When it comes to many things in life, I’ve found it’s best to begin with the end in mind. So I’m going to approach answering the above questions from the last to the first.
The single most precious commodity anyone reading this has is time. Time is the one asset we have of unknown quantity but absolute certain importance. After all, when our time expires, it’s over. Interestingly enough, time is the one resource that many would-be investors overlook as being important. Too often how much money one can make overshadows the much more important question of “how long do I have to make money?”
But more to the point. The reason “why now” with regards to you investing is ridiculously simple: you have more time right now than you will ever have. And you will have even less time tomorrow.
In fact, every unutilized second chips away at the potency of life’s very essence. Many seem to understand and apply the urgency of “now” when it comes to the pursuit of life goals, attaining higher education, or even the opportunity to travel to exciting places around the globe. Yet, far fewer seem to hold their money in such high regard, although money ironically enables many pursuits in ways that other possessions simply cannot.
Some of us may argue that we will have more money to invest in the future. Without besmirching the logic behind such sentiment—starting with the fact that the future is all but uncertain—I’ll just say that, mathematically, time typically counts as the most important priority for an investor.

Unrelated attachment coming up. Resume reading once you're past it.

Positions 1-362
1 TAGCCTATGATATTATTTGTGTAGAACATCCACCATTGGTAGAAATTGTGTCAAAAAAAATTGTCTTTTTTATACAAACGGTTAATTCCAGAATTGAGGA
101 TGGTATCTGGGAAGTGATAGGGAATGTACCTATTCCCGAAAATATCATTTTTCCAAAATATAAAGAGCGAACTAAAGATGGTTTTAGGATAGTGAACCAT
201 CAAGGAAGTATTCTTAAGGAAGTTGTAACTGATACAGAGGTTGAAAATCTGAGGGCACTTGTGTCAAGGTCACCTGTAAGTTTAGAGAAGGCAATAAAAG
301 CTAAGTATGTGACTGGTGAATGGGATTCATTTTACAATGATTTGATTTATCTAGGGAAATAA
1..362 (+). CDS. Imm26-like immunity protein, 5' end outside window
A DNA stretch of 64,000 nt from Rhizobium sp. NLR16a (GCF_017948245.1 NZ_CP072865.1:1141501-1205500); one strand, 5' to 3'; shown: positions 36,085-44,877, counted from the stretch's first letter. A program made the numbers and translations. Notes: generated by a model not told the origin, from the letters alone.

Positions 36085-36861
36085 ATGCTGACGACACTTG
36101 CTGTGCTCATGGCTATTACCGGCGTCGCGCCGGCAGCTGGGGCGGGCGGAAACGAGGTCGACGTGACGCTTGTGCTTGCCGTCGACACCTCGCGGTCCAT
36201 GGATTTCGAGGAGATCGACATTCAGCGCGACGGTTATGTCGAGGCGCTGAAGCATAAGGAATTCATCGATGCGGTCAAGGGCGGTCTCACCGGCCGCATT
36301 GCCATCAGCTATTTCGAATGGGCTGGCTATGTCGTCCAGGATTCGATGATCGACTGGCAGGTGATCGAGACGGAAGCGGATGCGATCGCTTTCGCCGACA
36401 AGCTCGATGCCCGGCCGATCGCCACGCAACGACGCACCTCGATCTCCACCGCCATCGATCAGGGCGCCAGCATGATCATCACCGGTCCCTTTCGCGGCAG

There was an article making its rounds through the internet a few years ago showing how a 25-year old called “Susan” starts investing a small amount and actually beats another investor—Bill—who waits a decade to start investing. What’s noteworthy that Susan act actually stops investing yet, because of her early commitment of funds, ends up with more money than Bill—the least successful investor in this hypothetical—who waits the longest and commits the most money per year to his investing pursuits.
Of course, the real MVP of the hypothetical is Chris, who invests the same annual amount for 40 years.
But, to be perfectly honest, the answer to why you should start investing it isn’t really about million-dollar projections 40 years down the road. It’s about improving tomorrow and the day immediately thereafter. With just about everything, it’s about making small, substantive improvements one day at a time. The cumulative effort builds, over time, to tangible success down the road. This process is not unlike how we get in shape physically and, more importantly, how we stay that way.
It’s also how compounding works for money invested over time. Small gains group together to become large accumulations over time.
I can’t say it enough: Time is money and then some. Young, active investors are a gift to themselves and, if persistent, to later generations as well. Now if you’re suddenly feeling as if you’re too far behind to begin investing because you’re not 25 anymore, you’ve missed the point. Completely.
The recipe is ridiculously, maybe even deceptively simple:
- Save some money.
- Invest it.
- Learn as you earn.
- Save some more.
And with some success, it’s very likely that you will also find ways to have fun doing so. Inviting a few friends along your investment journey helps more than not.